When Will Forced Tapering of Opioids End?

This article, in a slightly edited form, first appeared on Pain News Network on April 17, 2019.


“Larry” recently wrote to me asking for advice. He describes himself as “virtually crippled totally” after having his opioid medication cutback.

“I am being forced tapered and the PA I now have will not budge one inch on the weaning, as he calls it. I hate him. I have never had a more callous doctor in my life,” Larry wrote.

“What does one do in my situation? Blow my brains out? A[n] intentional overdose? I have two beautiful dogs that depend on me and a son who needs me. I have to stay here on planet Earth although I want out of here so bad I beg God to kill me every morning noon and night. It is my daily prayer.”

Unfortunately, Larry is only one of many patients who are struggling to be heard by their providers. Physicians are under government pressure to adhere to the CDC’s 2016 opioid prescribing guideline.

Although the CDC designed its guideline as voluntary, government agencies interpreted it as a mandate instead. The Drug Enforcement Administration has pursued doctors who prescribe a level of opioids that exceeds the guideline’s recommended daily limit of 90 MME (morphine milligram equivalent), even when no patients have been harmed.

According to Maia Szalavitz, writing for Tonic, Dr. Forest Tennant was one of the few physicians who still were willing to prescribe high-dose opioids for the sickest pain patients. The DEA raided his California office and home, allegedly because the agency had reason to believe some of his patients were selling their medication.

There simply was no evidence of that. But as a result of the raid, Dr. Tennant retired from clinical practice.

Szalavitz wrote that the raid “terrifies pain patients and their physicians, who fear that it could lead to de facto prohibition of opioid prescribing for chronic pain and even hamper end-of-life care.”

Dr. Mark Ibsen in Montana had his license suspended by the state medical board for allegedly overprescribing opioids. According to Dr. Ibsen, the DEA warned him “he was risking his livelihood and could end up in jail if he kept prescribing.” A judge later overturned the board’s decision.

As Dr. James Patrick Murphy, a Kentucky-based pain and addiction specialist, told the Courier-Journal, “many well-intended doctors are unfairly arrested ‘all the time’ in the hunt for those who recklessly contribute to patients’ addictions and fatal overdoses.”

As of this writing, The American University Law Journal plans to publish an alarming article by Michael Barnes, JD, about the raids on America’s top physicians.

Although few physicians are incarcerated for prescribing high dosages of opioids, many of them are threatened with losing their licenses to practice medicine. Doctors and pharmacists told a POLITICO survey that they felt enormous pressure to limit their prescriptions for painkillers. Their fear of the consequences of noncompliance with the CDC guideline exceeded their responsibility to treat patients with severe pain.

Second Thoughts About CDC Guideline

On April 1, the attorneys general of 39 states and territories wrote a letter on behalf of the National Association of Attorneys General to Dr. Vanila Singh of the U.S. Department of Health and Human Services. The letter expressed concern with the draft report of the Pain Management Best Practices Inter-Agency Task Force, which recommends changes in the CDC guideline to end the forced tapering of patients.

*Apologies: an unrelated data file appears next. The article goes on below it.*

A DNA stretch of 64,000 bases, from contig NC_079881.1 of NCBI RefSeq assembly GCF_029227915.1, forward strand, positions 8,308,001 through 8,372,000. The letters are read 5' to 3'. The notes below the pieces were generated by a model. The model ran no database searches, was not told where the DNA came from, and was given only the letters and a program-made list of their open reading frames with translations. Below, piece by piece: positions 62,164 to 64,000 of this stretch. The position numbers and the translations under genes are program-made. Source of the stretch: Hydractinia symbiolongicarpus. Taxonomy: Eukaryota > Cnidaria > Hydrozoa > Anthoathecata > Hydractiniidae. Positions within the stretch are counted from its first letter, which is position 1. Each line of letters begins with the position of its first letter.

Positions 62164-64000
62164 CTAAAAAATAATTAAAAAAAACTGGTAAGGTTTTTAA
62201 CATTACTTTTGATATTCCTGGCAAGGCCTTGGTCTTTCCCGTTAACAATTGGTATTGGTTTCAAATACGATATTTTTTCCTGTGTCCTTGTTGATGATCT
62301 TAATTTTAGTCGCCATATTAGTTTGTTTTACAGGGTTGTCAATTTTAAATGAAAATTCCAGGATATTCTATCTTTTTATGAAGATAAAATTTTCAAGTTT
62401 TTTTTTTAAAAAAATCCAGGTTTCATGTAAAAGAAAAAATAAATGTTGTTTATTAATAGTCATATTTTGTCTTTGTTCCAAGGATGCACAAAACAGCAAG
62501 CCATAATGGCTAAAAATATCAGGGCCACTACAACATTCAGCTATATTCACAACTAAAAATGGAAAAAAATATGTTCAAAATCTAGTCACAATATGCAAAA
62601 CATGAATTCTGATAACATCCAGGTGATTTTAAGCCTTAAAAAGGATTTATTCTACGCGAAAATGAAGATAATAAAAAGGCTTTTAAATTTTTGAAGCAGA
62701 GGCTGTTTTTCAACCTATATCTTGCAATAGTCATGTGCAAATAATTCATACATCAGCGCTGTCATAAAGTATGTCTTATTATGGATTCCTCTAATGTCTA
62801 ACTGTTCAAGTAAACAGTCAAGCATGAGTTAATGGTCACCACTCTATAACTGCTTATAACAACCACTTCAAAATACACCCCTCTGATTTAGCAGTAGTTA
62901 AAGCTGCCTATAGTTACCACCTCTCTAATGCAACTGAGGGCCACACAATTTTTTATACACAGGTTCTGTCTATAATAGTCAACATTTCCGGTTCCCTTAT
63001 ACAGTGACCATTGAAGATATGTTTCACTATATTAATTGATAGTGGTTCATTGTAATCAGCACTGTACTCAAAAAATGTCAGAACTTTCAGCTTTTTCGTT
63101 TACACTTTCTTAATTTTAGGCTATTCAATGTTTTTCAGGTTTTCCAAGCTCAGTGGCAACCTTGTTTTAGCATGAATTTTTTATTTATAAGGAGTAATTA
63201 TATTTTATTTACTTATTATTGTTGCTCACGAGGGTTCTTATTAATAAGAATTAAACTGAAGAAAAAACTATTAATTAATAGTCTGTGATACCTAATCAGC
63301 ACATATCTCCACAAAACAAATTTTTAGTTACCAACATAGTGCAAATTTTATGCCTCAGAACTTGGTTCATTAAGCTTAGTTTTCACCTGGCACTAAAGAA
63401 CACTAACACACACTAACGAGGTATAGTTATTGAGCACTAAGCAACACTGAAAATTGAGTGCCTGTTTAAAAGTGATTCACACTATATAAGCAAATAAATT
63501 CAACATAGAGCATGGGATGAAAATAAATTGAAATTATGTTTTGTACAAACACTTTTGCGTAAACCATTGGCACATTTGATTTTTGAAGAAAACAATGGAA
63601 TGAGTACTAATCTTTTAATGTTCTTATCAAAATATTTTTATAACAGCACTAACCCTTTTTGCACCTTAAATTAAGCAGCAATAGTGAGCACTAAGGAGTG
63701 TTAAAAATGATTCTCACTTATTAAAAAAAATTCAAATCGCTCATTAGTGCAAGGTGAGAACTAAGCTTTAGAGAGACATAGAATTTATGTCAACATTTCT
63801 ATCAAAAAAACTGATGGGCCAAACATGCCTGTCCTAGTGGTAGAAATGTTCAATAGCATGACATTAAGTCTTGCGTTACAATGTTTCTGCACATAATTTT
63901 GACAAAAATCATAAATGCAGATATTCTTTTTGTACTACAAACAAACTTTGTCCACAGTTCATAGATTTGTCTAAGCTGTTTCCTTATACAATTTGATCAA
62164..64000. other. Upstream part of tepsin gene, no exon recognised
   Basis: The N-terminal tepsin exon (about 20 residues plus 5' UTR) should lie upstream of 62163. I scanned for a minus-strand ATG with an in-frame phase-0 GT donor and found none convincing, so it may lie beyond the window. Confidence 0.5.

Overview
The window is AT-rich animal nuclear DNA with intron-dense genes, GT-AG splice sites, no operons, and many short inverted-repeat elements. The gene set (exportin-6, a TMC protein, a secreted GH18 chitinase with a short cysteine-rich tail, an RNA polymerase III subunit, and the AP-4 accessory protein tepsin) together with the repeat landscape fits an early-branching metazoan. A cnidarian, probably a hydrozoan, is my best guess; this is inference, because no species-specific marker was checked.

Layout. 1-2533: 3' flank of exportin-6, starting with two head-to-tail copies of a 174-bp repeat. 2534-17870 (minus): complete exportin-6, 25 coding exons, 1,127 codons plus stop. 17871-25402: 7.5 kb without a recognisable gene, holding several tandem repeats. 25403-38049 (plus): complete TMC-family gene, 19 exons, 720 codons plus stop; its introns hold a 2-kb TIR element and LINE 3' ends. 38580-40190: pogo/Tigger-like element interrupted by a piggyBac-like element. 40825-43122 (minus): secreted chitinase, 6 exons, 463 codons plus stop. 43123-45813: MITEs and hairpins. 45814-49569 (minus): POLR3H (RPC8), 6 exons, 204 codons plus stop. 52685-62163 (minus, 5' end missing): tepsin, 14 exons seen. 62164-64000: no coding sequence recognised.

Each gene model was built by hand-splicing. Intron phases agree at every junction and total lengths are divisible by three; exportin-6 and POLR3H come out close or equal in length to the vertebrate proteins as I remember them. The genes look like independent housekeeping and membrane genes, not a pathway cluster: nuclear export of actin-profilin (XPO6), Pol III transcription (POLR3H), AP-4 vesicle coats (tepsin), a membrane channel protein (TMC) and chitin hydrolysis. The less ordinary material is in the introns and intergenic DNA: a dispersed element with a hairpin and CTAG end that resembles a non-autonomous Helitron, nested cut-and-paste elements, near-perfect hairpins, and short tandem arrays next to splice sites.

The attorneys general said “it is incomprehensible that officials would consider moving away from key components of the CDC guideline.” Additionally, they expressed their hope that the report would be revised “to clearly state that there is no completely safe opioid dose.”

Yet on April 9, the Food and Drug Administration issued a medical alert warning doctors not to abruptly discontinue or rapidly taper patients on opioid medication, because it was causing “serious harm” to patients, including uncontrolled pain, psychological distress and suicides.

Now it seems the CDC may be moving in the same direction.

Dr. Daniel Alford, a Professor of Medicine at Boston University, wrote a letter to the CDC asking it to address the misapplication of its guideline with a “public clarification.” He was writing on behalf of Health Professionals for Patients in Pain, and 300 healthcare professionals signed his letter.

The CDC’s response, published on April 10, echoed the FDA’s statement. CDC Director Dr. Robert Redfield observed that the CDC guideline “offered no support for mandatory opioid dose reductions in patients with long-term pain.” He reinforced the fact that the guideline was voluntary and that doctors should use their knowledge of their patients to determine which dosages were appropriate for them.

Dr. Redfield wrote that “CDC is working diligently to evaluate the impact of the Guideline and clarify its recommendations to help reduce unintended harms.” And he agreed that “patients suffering from chronic pain deserve safe and effective pain management.”

STAT News points out that the overzealous enforcement of the CDC guideline was indeed causing patients harm. “Denying opioids to patients who have relied on them — sometimes for years — may cause some to turn to street drugs, thereby increasing their risk of overdose,” STAT warned.

According to The Washington Post, “Many patients have claimed that long-term use of the drugs is all that stands between them and unrelenting pain, and that they can take the medication without becoming dependent or addicted.”

The CDC and the FDA now admit the guideline has been misapplied and mainstream media outlets are beginning to pick up the story. The question is: Will the DEA stop pursuing doctors who treat pain patients with levels of opioids that exceed the guideline’s recommendations?

For Larry and other pain patients who have been forcibly tapered, the answer may be a matter of life and death.


  1. Shirley on April 21, 2019 at 12:33 am